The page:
Along-isopycnal variability of spice in the North Pacific

TitleAlong-isopycnal variability of spice in the North Pacific
Publication TypeJournal Article
Year of Publication2015
AuthorsKlymak J.M, Crawford W., Alford MH, MacKinnon JA, Pinkel R
JournalJournal of Geophysical Research-Oceans
Volume120
Pagination2287-2307
Date Published2015/03
Type of ArticleArticle
ISBN Number2169-9275
Accession NumberWOS:000353900000045
Keywordsdynamics; eddies; energy; lateral mixing; mesoscale; ocean turbulence; salinity; submesoscale; temperature; upper ocean dynamics; upper-ocean turbulence
Abstract

Two hydrographic surveys in the Gulf of Alaska and the North Pacific subtropical gyre are presented. Both surveys are roughly perpendicular to lateral temperature gradients, and were collected in the summer when there was a shallow mixed layer and a seasonal thermocline. Isopycnal displacements and horizontal velocities are dominated by internal waves. Spice anomalies along isopycnals are examined to diagnose lateral stirring mechanisms. The spectra of spice anomaly gradients along near-surface isopycnals roughly follow power laws of similar to k(X)(0.6+/-0.2) (variance spectra power laws similar to k(X)(1.4+/-0.2)), and in most cases, the spectra become redder at depth. The near-surface spectra are possibly consistent with the predictions of quasi-geostrophic turbulence theory (when surface buoyancy effects are accounted for), but the spectra at depth are inconsistent with any quasi-geostrophic theory. Probability distributions of spice gradients exhibit a large peak at low gradients and long tails for large gradients, symptomatic of fronts. Vertical coherence of the spice signal falls off with a decorrelation depth scale that has a maximum of about 80 m at 100 km wavelengths and depends on horizontal wavelength with a power law of approximately k(x)(-1/2). Lateral decorrelation length scales are 20-40 km, close to the baroclinic Rossby radius. Lateral stirring occurs over large scales, with average lateral displacements of about 200 km in the upper 75 m, decreasing to 100 km at greater depths. The depth variation of the statistics indicates that time history of tracer stirring on each isopycnal is important, or that there are unconsidered depth-dependent stirring mechanisms.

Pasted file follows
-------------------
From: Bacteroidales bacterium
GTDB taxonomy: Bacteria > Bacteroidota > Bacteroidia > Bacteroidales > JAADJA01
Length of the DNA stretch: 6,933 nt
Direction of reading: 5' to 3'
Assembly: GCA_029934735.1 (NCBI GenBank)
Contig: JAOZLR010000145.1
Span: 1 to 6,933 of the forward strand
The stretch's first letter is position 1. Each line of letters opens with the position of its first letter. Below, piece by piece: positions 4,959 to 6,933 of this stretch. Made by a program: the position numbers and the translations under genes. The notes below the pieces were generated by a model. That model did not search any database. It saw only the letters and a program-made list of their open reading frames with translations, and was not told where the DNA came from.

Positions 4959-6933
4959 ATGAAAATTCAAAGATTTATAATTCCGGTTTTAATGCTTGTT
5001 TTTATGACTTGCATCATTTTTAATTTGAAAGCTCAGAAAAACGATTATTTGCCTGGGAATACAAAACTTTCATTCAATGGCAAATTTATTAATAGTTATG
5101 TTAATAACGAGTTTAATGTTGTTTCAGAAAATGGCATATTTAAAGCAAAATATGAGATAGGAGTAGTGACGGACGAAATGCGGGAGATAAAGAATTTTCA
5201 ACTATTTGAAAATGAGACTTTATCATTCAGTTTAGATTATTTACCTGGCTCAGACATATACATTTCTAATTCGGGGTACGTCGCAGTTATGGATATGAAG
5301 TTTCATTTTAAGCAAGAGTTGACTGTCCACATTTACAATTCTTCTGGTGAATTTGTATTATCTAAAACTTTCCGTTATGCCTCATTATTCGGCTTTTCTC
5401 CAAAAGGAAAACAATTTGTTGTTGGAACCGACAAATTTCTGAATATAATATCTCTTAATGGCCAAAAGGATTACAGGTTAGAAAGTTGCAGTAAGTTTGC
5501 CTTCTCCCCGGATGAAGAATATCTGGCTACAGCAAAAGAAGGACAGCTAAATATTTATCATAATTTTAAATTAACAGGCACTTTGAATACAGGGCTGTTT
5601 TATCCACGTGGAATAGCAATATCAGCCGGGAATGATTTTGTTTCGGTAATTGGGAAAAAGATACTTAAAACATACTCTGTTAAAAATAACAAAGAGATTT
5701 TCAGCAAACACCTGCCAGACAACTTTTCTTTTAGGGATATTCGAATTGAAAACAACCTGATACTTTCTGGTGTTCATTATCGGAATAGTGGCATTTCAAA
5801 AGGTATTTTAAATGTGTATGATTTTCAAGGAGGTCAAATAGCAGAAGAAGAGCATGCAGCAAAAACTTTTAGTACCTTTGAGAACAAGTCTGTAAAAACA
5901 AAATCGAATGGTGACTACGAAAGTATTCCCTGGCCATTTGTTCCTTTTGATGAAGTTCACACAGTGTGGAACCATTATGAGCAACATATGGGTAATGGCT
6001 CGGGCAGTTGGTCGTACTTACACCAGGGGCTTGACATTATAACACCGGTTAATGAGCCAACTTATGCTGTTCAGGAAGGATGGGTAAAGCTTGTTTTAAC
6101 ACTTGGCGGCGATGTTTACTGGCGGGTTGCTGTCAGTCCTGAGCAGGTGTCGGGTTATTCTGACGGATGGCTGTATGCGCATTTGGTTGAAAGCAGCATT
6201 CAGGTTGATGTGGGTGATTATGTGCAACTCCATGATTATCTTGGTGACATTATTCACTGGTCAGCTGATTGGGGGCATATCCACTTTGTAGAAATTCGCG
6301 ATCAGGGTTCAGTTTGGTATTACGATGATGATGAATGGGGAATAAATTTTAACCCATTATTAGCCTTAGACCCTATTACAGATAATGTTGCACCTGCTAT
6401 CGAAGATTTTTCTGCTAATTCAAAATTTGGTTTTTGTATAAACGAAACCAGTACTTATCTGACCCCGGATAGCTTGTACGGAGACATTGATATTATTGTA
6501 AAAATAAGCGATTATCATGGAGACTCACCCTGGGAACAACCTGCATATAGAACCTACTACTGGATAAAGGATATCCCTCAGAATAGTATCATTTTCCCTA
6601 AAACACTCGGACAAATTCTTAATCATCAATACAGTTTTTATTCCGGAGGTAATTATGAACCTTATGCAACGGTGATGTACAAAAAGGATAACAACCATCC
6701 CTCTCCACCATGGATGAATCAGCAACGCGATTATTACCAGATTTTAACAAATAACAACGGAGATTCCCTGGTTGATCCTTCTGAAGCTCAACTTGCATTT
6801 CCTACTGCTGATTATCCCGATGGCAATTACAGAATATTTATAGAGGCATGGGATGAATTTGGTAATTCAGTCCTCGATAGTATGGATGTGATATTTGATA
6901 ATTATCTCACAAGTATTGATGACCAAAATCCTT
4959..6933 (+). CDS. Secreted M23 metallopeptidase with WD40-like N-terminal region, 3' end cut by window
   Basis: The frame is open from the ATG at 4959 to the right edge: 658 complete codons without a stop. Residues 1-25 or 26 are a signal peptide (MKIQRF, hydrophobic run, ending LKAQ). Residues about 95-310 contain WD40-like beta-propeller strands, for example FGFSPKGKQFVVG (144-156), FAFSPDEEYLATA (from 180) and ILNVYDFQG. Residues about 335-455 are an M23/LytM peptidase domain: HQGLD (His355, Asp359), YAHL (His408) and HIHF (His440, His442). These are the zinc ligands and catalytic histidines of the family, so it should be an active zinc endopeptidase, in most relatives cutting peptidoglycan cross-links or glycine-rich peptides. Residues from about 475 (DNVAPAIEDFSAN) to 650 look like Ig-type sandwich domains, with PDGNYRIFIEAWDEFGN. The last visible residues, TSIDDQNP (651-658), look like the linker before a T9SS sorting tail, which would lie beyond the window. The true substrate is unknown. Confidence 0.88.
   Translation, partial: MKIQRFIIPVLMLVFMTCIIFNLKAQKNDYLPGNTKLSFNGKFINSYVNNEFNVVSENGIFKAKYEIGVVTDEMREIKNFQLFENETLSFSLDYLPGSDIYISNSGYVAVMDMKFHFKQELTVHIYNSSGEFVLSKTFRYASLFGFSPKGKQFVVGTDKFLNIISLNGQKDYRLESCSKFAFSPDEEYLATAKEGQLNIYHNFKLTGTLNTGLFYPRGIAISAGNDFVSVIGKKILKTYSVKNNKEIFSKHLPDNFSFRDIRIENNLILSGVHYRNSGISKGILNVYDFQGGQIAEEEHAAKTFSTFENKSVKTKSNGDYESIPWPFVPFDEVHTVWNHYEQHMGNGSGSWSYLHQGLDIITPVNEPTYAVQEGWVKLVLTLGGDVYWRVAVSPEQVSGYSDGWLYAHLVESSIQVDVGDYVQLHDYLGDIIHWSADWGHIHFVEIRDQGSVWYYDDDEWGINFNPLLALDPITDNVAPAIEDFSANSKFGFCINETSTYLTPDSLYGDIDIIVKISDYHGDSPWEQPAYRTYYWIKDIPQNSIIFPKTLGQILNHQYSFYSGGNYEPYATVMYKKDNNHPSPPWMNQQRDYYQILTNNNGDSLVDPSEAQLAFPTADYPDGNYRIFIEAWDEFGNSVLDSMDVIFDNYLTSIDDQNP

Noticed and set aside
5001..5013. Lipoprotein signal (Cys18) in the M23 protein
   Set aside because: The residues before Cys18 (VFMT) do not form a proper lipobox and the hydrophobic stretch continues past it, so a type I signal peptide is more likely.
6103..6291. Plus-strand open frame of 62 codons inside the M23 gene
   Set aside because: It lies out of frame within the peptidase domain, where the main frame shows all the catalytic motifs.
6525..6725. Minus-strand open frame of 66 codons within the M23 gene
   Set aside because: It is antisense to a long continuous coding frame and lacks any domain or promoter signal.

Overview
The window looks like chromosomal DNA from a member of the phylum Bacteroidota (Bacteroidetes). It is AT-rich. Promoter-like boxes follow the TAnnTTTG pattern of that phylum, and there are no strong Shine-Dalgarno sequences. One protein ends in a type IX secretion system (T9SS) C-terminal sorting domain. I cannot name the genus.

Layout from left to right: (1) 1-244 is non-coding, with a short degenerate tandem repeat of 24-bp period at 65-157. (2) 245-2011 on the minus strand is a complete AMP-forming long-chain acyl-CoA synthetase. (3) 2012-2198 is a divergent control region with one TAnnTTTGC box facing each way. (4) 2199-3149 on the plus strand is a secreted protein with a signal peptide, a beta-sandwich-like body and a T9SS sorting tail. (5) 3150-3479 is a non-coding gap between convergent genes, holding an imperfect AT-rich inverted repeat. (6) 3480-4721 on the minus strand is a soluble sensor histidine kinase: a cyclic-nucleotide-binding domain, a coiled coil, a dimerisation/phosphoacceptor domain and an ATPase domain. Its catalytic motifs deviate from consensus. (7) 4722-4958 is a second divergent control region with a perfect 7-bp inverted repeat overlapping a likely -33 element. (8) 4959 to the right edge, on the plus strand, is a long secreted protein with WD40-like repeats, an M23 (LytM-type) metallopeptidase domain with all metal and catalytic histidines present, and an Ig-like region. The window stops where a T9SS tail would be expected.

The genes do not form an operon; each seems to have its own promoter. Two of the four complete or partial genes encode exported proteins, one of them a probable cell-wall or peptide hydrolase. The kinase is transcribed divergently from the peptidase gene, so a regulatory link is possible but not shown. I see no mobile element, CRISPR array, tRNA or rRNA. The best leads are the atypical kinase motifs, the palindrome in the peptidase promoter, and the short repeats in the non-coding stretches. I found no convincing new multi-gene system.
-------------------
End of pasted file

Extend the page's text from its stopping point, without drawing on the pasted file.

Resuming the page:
DOI10.1002/2013jc009421
Short TitleJ Geophys Res-Oceans
Student Publication: 
No